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Should I cash in my endowment?
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# 1
saveonarola
Old 14-02-2011, 9:52 AM
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Default Should I cash in my endowment?

I posted this query yesterday, but received no replies. Sorry for re-posting, but I just thought I'd give it another go, hoping someone else might see it. I'd be very grateful for any comments. I'm new to the site but I will try to reciprocate. Thanks.

I have a 25-year with-profits endowment policy with Phoenix (formerly Scottish Provident) that matures in February 2023. The premium is £75.54 a month. The basic guaranteed sum assured is £15,896 and previous bonuses total £1,494.22, giving total policy benefits of £17,390.22. As at December 2010, the projected final values at 3%, 4.75% and 6.5% growth were £26,700, £31,900 and £38,100 respectively (against a target of £45,000). ĎPaid-upí, the basic guaranteed sum assured drops to £7,256, with the bonuses of £1,494.22 giving total policy benefits of £8,750.22; projected final values at 3%, 4.75% and 6.5% growth are £12,200, £14,500 and £17,400 respectively. The plan is currently invested in equities (49%), gilts (16%), other fixed interest stocks including corporate bonds (25%) and cash (10%). Itís been years since I had an annual bonus, presumably because maturing policies are being prioritised.

The current surrender value of the policy is £11,227, which includes a final bonus amount of £2,503. (In 2010 the terminal bonus for policies taken out in 1998 was 29%.) I have tried the APMM, but I received no offers for the policy from their members.

I am 39 years old and a basic-rate taxpayer. I have paid off my mortgage and I have no dependents, so I donít need the term life insurance, although I do attach some value to the fact that others would benefit if I die unexpectedly. I have other cash and equity investments, as well as an adequate company pension arrangement, so I donít need the cash for anything else (I donít earn much, but I live a simple life!). Iím just wondering whether the money could be working harder somewhere else, for a comparable level of risk. Is there any argument for making the policy Ďpaid-upí? And am I right in thinking that a paid-up policy becomes liable for income tax or CGT on maturity and, if so, is this a major factor?

Sorry for so much detail, but I didnít want to miss anything important.
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# 2
Meeper
Old 14-02-2011, 1:29 PM
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Whilst an approximation of the risk profile of this endowment can be surmised by the asset mix contained within it, the fact that it is a "With-Profits" plan changes the risk profile of it entirely as there is no danger of loss to your capital. You may not get annual bonuses and so on, but the are not subject to lose your cash as you would be if it were a policy which depended on the performance of the markets.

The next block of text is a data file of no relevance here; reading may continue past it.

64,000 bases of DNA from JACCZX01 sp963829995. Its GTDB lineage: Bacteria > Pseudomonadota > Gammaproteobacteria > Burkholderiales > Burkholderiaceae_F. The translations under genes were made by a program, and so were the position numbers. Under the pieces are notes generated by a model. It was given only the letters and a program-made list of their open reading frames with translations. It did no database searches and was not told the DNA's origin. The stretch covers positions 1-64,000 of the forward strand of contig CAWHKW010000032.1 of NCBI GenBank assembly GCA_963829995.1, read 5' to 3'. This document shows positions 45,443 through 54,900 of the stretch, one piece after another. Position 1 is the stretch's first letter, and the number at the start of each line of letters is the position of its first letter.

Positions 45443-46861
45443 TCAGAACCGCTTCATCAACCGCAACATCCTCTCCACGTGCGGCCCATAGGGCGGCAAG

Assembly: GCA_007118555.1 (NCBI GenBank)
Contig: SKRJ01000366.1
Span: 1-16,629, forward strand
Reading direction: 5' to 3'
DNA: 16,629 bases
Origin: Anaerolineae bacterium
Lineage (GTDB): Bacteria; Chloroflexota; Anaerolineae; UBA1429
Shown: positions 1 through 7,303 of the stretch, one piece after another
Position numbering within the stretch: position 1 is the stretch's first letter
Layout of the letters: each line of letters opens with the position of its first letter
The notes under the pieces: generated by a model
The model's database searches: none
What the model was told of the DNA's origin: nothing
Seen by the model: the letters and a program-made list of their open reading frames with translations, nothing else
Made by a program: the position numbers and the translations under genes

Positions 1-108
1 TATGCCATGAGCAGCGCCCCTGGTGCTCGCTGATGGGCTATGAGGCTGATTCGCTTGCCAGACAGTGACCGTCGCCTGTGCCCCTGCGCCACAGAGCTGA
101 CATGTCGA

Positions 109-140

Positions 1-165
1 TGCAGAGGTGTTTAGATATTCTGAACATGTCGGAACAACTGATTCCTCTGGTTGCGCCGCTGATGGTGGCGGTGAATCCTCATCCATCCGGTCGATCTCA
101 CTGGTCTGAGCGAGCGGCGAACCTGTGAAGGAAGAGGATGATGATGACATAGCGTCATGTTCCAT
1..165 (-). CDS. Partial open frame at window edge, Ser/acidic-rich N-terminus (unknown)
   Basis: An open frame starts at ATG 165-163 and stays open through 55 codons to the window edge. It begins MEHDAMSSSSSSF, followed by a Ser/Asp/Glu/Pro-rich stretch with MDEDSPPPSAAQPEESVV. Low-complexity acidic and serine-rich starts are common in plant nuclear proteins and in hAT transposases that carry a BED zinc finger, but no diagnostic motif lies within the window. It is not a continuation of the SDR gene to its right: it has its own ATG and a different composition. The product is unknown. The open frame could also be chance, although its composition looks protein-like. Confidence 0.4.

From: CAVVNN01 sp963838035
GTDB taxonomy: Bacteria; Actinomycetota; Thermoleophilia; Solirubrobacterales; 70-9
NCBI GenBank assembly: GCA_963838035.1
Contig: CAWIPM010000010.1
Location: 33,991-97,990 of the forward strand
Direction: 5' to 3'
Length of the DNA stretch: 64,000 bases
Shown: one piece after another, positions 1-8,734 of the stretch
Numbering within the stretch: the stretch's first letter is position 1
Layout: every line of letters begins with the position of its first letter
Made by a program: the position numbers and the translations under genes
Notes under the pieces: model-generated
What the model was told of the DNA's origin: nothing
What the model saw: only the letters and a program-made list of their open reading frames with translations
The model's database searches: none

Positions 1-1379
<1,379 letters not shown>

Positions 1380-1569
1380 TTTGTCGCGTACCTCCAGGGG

So really, can you get a better return, yes. Can you get a better return without risk to capital - probably not.

This is all my opinion, obviously, as tehre are potentially some other pieces of information to factor into the decision-making process.

It sounds as if you are aware about the details of the policy and you have a good grasp of the pros and cons. What is *your* thought on the matter? What is your initial thinking on how to proceed?

M
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# 3
kingstreet
Old 14-02-2011, 2:13 PM
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As to your query concerning the qualifying status of a paid-up policy, I'm having to drag my brain for my ACII training back in the mid-80s.

It may be a good idea to have a look at the HMRC pages concerning qualifying policies and their options around here;-

http://www.hmrc.gov.uk/manuals/iptm/IPTM3310.htm

and

http://www.hmrc.gov.uk/manuals/iptm/IPTM8175.htm
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# 4
kingstreet
Old 14-02-2011, 2:19 PM
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More here;-

http://www.hmrc.gov.uk/helpsheets/hs320.pdf

Page 6

Quote:
A gain may also arise if you, or a previous owner:
ē stopped paying premiums so that the policy became Ďpaid-upí less than
10 years from the date that it was taken out, and
ē at any time later, you have received money in connection with the policy, for example, when it matured, paid out on death, was surrendered or where the whole or any part of it was sold.
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# 5
saveonarola
Old 20-02-2011, 12:50 PM
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@Meeper
@kingstreet

Thanks very much for your replies. I've just come back to this, having been a bit preoccupied with other things.

@Meeper

Very good point about the risk to capital. I was losing sight of that. Although the guaranteed minimum sum assured seems disappointing when compared with the premiums paid over 25 years (especially if, like me, you no longer need the life insurance element of the endowment), it still represents a way to benefit if the markets perform well without risking losing all of the capital.

For me, itís a tough decision, which is why I decided to post here. In another investment, as you say, I could probably get a better return, but I could also do much worse (and because of the ISA limits, I would not be able to keep all of the tax protection in the first two years). In cash, the money would be safe, but with inflation the way it is, thatís a pretty unattractive option.